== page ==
• Memory aides – Find a phrase or verbal device that you can work into your story and repeat a few times for emphasis. This should support your primary message, but it should relate to the story being told as well.
  • Cull and refine – When you’re telling the story, it should be full of the rich detail that will make it memorable and relateable. When you do that, you sacrifice the level of depth you can achieve. Your rep should generally be painting an overview before you begin, however, which affords you the ability to drill deeper. That said, remove aspects of the story that are non-essential for conveying your core message
  • Experiment with order – Taking a queue from Hollywood, some of the better movies are not told in linear progression. They will begin with a flash at the ending and then step back in time to show how they got there. In keeping with good demo principles, look for the opportunity to show some meat at the outset in order to draw your audience in for the details
  • Experiment with timing – You know you should pause occasionally for memory retention, but the timing and delivery of certain aspects of the story go along way. Some of the best cadence of storytelling uses pauses mid-sentence right before a main point. I have found it helpful to also introduce an upcoming pause so that I can address questions. For example, instead of just ending a sentence and asking for questions, say something like: “Now that you’ve seen how Customer ABC used this feature, I’ll ask for your feedback in a second. Before I do just consider how they were able to accomplish this in such a short time…” Whatever you say after “I’ll ask for feedback in a second” should be a review of the story since you are intentionally asking the audience subconsciously to stop listening to you and start formulating a response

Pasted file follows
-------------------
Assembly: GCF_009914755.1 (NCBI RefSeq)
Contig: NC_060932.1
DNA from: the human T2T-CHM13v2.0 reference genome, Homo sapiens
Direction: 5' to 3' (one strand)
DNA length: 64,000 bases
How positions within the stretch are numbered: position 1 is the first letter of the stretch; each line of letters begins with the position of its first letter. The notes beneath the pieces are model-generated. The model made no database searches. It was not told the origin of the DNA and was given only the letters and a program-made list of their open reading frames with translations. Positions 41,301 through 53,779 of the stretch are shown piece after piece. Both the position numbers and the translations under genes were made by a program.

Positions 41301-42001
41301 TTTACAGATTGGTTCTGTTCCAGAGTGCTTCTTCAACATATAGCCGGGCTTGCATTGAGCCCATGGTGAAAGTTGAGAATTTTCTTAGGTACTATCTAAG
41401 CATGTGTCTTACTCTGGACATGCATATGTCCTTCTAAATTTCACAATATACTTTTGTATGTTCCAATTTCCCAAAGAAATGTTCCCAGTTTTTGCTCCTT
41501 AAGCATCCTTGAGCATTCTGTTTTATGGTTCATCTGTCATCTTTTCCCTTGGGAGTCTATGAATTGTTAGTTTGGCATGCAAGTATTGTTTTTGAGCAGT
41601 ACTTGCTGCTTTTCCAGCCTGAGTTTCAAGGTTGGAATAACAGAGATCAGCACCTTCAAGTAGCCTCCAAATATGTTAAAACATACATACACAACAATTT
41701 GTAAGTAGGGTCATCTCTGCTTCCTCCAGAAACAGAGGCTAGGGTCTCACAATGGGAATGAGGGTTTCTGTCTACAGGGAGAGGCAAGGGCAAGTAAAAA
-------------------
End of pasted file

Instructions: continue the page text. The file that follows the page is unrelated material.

• Script the beginning and end – The middle portion of the story can go any number of ways based on audience and questions. But the beginning needs to have a captivating hook that should be performed flawlessly. And the ending is where you tie up or reveal the “message” of the story, and hence is the most important portion to get correct.

The eventual story that you arrive at can be leveraged in many different ways. It should ideally form the structure of your presentation, demonstration, and evaluation. You may opt for a less structured whiteboard session to convey the message or it may be used while delivering a product demo. Tying together the audience, their motivations, a relevant customer story, with the right message is difficult work. Marketing can only provide you the raw tools. It is up to you as the SE to tailor these tools for your prospect. I for one plan on doing a lot of work on this in the coming year. There is a reason why martial arts, meditations, and storytelling are referred to as a “practice”–you’re never done getting better at them.

Good selling in 2015!